Even though the United States doesn’t have anything that can do the Kessel Run in less than 12 parsecs, we’ve got two spacecraft leaving the Solar System and we’re building a probe that will fly to the exterior layers of the Sun. We are discovering hundreds of new planets in other star systems and building a much more powerful successor to the Hubble Space Telescope that will see back to the early days of the universe.
We don’t have a Death Star, but we do have floating robot assistants on the Space Station, a President who knows his way around a light saber and advanced (marshmallow) cannon, and the Defense Advanced Research Projects Agency, which is supporting research on building Luke’s arm, floating droids, and quadruped walkers.
We are living in the future! Enjoy it. Or better yet, help build it by pursuing a career in a science, technology, engineering or math-related field. The President has held the first-ever White House science fairs and Astronomy Night on the South Lawn because he knows these domains are critical to our country’s future, and to ensuring the United States continues leading the world in doing big things.
If you do pursue a career in a science, technology, engineering or math-related field, the Force will be with us! Remember, the Death Star’s power to destroy a planet, or even a whole star system, is insignificant next to the power of the Force.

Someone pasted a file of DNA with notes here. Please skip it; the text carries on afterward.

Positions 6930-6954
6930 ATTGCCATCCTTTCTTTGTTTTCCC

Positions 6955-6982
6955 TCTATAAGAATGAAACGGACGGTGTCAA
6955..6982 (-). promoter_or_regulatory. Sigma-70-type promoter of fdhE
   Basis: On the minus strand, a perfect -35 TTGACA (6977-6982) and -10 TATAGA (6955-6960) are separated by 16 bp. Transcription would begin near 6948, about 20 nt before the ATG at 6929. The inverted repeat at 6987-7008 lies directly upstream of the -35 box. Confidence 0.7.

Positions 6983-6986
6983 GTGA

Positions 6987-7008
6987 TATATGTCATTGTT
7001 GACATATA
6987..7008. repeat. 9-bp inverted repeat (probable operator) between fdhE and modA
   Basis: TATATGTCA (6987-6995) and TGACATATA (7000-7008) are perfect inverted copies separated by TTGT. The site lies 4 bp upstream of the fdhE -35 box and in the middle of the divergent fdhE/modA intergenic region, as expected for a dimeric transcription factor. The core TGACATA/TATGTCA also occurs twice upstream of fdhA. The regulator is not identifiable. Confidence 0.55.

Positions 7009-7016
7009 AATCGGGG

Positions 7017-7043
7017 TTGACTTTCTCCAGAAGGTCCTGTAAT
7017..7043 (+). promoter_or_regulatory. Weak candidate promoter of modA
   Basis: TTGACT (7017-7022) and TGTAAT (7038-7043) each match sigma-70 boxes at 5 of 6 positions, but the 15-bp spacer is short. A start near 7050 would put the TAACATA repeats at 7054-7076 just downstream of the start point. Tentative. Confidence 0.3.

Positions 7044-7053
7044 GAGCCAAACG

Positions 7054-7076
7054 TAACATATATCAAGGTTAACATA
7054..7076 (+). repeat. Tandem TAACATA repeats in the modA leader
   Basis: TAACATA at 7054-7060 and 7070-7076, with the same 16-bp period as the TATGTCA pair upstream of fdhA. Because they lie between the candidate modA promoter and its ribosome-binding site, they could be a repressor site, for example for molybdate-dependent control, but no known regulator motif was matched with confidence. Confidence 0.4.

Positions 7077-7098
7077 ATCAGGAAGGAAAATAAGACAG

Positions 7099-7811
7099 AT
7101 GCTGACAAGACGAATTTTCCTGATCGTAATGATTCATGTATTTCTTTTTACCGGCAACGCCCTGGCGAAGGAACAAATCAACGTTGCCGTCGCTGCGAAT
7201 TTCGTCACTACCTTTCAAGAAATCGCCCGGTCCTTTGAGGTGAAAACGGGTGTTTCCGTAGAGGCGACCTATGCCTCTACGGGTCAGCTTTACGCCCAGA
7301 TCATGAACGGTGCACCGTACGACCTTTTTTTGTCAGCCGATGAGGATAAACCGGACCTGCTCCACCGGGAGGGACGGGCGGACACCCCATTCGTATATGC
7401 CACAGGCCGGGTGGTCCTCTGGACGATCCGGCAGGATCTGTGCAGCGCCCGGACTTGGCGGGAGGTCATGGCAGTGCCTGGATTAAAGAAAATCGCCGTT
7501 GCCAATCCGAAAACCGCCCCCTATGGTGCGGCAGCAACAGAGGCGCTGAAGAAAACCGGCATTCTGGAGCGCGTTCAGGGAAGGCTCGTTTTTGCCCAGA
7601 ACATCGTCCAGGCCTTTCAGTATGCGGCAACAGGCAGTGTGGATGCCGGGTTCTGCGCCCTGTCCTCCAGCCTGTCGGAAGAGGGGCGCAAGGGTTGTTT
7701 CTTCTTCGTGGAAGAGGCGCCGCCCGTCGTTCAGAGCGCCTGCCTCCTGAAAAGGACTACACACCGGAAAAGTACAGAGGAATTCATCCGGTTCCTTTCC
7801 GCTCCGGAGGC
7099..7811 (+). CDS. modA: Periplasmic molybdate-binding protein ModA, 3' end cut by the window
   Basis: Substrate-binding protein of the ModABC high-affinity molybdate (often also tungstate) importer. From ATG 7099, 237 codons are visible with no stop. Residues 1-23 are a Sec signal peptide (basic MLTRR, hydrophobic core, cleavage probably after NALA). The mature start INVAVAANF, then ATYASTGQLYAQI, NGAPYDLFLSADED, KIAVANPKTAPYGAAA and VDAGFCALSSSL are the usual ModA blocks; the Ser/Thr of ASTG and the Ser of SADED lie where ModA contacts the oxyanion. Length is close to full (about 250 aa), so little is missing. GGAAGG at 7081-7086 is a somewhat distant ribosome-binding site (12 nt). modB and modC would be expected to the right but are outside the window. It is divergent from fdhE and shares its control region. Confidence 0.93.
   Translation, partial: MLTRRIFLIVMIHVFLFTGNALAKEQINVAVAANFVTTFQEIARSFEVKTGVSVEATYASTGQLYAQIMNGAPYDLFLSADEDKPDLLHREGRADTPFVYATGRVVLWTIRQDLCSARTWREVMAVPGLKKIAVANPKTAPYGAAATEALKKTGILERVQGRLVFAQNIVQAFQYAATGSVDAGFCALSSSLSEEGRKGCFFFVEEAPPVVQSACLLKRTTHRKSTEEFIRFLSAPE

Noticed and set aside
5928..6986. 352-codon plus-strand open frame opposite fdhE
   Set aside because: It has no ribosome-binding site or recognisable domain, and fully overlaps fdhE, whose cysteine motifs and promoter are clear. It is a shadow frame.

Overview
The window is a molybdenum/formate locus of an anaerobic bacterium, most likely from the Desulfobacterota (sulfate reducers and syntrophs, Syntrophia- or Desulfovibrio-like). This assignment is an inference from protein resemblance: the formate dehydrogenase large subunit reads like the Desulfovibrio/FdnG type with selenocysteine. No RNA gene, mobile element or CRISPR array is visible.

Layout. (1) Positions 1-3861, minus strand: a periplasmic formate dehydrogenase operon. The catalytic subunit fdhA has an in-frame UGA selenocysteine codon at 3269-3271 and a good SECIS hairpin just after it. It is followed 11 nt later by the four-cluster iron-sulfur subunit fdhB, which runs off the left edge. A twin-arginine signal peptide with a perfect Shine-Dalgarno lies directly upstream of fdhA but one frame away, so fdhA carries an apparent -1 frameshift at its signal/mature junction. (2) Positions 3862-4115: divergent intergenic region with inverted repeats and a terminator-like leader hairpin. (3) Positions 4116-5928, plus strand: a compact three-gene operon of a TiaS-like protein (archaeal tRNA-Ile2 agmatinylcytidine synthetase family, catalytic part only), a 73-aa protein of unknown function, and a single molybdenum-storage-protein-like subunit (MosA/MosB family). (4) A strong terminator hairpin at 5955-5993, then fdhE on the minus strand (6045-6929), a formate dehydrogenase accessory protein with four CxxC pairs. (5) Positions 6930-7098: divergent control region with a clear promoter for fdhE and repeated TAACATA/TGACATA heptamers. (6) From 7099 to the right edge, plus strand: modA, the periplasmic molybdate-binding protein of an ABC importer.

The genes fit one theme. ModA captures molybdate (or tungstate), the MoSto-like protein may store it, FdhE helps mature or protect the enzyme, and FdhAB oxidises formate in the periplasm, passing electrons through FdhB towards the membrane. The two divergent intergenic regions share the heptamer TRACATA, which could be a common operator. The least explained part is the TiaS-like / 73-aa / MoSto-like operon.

Paul Shawcross is Chief of the Science and Space Branch at the White House Office of Management and Budget
Similar to the last video: My friend Drakavai recorded two sunset videos at a beach in Center Moriches last night, and it wasn’t until he got home and rewatched them that he discovered these weird objects.
In this video, watch from the very beginning, right side, top 1/3 of the video. This one moves right to left. Again, this doesn’t look like an airplane contrail to me.
Does it look like a meteor, or fireball to anyone else? If so, TWO IN ONE NIGHT, seriously? What’s that about?
Does anyone have any opinions, or suggestions?
My friend Drakavai recorded two sunset videos at a beach in Center Moriches last night, and it wasn’t until he got home and rewatched them that he discovered these weird objects. In this one, watch from about 10 seconds in, right in the center of the video, above the flare from the sunset. This one moves from left to right. (You can see it better on full screen.)
It’s not a plane, because they leave a longer contrail, right? So WTF is this? A meteor? If so, there were TWO of them. I’ll post the second video in a minute.
someone studying atoms is just atoms trying to understand themselves